This universe book was spawned by the question "What would an AD&D campaign world look like if it evolved into the 20th Century?" - something I've often wondered myself. It changed in development to become a modern world with fantasy elements rather than the author's original concept of a fusion between magic and technology, ending up with a world where magical items are as commonplace as technological ones are in the real world. In this world, magic is based on mathematics and it can be studied at university. As has been speculated, magic has developed at the expense of technology, and fills a similar role.
The Introduction lays this all out and more, explaining how this book should be used in conjunction with the Amazing Engine System Guide (but that no other books are required). As well as some rules notes, it gives an overview of what the setting is like, and as such is essential reading for players and GMs alike. More detail on the setting comes in an appendix, which may be deemed more apropriate for the GM alone.
So, the setting is a 1990s Earth that is home to several other sentient races apart from human beings. There are elves and dwarves, centaurs, minotaurs and more. They are not newcomers, they have been here all along, and play as much a role in public life and the sweep of history as anyone else. In this world, there were a couple of world wars earlier in the 20th century, but they were caused by a bunch of dwarves having expansionist ideas rather than the Germans. Space travel is quite well advanced: Venus has been terraformed, and people also visit Mars. Flying carpets replace cars, and you contact people with a crystal ball or a mirror.
Chapter 1 covers character creation, drawing on the Amazing Engine System Guide for the character core on which each player character is based. The core idea is that each character is ready to leave whatever hum-drum life they led (but which gave them their skills and knowledge) to become 'adventurers', exploring the wilder and woolier corners of Earth and beyond in search of fame and fortune. Of course, they may be of any playable sentient race, and you also have to select a former profession - many of those outlined sound familiar but have a twist to them, others are outright novel such as the professional wizard. You'll also have to select skills and equipment... and a bit of background is good, too. Where did the character grow up, and what education did he have? Chapter 2 covers skills in great detail, aiding you both in choosing the best ones for your character concept and in using them once play commences.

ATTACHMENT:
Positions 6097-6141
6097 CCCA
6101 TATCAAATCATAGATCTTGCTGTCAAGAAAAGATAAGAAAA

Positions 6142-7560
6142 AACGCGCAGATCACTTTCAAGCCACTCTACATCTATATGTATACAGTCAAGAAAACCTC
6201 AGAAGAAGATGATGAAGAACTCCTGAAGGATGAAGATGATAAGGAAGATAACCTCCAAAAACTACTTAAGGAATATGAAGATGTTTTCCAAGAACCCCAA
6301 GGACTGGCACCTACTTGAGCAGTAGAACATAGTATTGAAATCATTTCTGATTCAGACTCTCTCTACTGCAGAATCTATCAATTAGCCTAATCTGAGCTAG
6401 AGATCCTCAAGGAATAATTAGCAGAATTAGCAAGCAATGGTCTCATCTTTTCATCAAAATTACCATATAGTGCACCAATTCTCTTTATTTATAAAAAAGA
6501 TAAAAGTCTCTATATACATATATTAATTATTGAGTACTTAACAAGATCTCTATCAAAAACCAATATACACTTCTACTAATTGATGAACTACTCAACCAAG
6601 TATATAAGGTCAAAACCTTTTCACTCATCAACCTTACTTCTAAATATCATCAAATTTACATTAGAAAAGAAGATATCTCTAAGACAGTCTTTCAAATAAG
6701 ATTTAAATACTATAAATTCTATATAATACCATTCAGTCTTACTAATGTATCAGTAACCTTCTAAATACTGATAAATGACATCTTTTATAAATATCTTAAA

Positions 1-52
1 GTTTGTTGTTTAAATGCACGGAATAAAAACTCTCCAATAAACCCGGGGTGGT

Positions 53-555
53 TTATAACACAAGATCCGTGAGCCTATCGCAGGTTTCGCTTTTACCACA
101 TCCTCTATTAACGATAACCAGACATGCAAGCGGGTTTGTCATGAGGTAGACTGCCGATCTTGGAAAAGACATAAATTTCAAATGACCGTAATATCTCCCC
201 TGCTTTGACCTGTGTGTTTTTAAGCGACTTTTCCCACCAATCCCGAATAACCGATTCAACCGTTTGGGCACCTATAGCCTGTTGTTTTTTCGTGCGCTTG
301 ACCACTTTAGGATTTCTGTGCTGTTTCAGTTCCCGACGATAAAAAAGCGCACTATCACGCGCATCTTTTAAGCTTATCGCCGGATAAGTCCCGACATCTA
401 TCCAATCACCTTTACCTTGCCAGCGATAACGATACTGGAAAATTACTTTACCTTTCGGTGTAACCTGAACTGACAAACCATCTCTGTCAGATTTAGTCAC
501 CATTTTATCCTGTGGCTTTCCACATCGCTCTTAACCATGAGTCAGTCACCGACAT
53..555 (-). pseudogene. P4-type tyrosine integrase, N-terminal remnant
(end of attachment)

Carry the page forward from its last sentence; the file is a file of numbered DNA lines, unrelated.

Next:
Chapter 3 covers the operation of magic, with Chapter 4 containing spells themselves. An attempt has been made to give it a scientific-sounding grounding, but if science and maths are not your strong point don't worry, this is more technobabble that of direct use when actually playing a spell-caster. The actual game mechanics are reasonably straightforward, although they are explained in a rather verbose manner. This is followed by Chapter 5: Items and Equipment, devoted to the objects found in the game including money, armour, weapons, and an array of items of clothing and day-to-day useful bits and bobs. As gunpowder has not been invented, guns do not feature large although there are some magically-operated ones. Magic is all-pervasive, things you might not expect to be magical are - take, for example, a suit of camouflage clothing - here it's enchanted with a blend spell to make you, well, blend into the background. Modes of transport just have to be seen to be believed, there's some real innovative thinking here. With the reliance on magic for everyday life, it's all rather reminiscent of the Wizard of 4th Street series by Simon Hawke.
Next, Chapter 6: Running the Magitech Game looks at the specific game mechanics required during play, with a heavy focus on combat. It also discusses the sort of campaigns and adventures that you might run and provides several ideas for adventures ready for you to develop. It's a bit of an uneasy mix, as the rules material is as useful to players as to GMs, but later parts of the chapter are more aimed at GMs. Finally there are several Appendices, covering NPCs and Monsters, alternative campaign ideas and a map of the known worlds - Earth and Venus - and a glossary.
It's an entertaining take on an alternate world where magic really works and fantasy races rub shoulders with human beings in every walk of life.